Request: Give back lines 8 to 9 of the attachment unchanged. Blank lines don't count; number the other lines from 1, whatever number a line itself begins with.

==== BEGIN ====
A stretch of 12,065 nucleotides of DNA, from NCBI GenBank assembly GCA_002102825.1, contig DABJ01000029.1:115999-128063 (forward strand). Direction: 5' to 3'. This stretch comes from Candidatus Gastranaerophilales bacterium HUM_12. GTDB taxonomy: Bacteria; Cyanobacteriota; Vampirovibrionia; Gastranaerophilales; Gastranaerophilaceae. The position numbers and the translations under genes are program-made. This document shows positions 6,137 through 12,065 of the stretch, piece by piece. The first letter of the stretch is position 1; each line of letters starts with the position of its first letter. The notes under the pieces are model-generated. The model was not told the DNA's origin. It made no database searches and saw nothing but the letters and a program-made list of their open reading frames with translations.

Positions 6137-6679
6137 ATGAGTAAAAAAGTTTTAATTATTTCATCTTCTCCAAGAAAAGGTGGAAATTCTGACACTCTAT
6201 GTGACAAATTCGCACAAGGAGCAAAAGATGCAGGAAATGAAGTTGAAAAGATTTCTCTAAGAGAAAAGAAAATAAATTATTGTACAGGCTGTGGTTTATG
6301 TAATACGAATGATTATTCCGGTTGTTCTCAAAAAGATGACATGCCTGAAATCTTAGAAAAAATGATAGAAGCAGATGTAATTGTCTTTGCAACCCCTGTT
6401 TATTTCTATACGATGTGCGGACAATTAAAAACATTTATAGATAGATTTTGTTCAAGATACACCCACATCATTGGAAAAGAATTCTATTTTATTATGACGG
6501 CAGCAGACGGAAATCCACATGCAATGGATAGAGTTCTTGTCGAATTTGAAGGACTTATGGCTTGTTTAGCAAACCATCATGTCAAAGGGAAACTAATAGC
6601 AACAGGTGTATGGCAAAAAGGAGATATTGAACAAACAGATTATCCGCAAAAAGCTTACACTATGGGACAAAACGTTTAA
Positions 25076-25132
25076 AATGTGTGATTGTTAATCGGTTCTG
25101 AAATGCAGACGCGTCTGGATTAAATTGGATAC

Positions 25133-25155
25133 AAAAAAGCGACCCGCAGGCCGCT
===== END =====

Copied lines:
6601 AACAGGTGTATGGCAAAAAGGAGATATTGAACAAACAGATTATCCGCAAAAAGCTTACACTATGGGACAAAACGTTTAA
Positions 25076-25132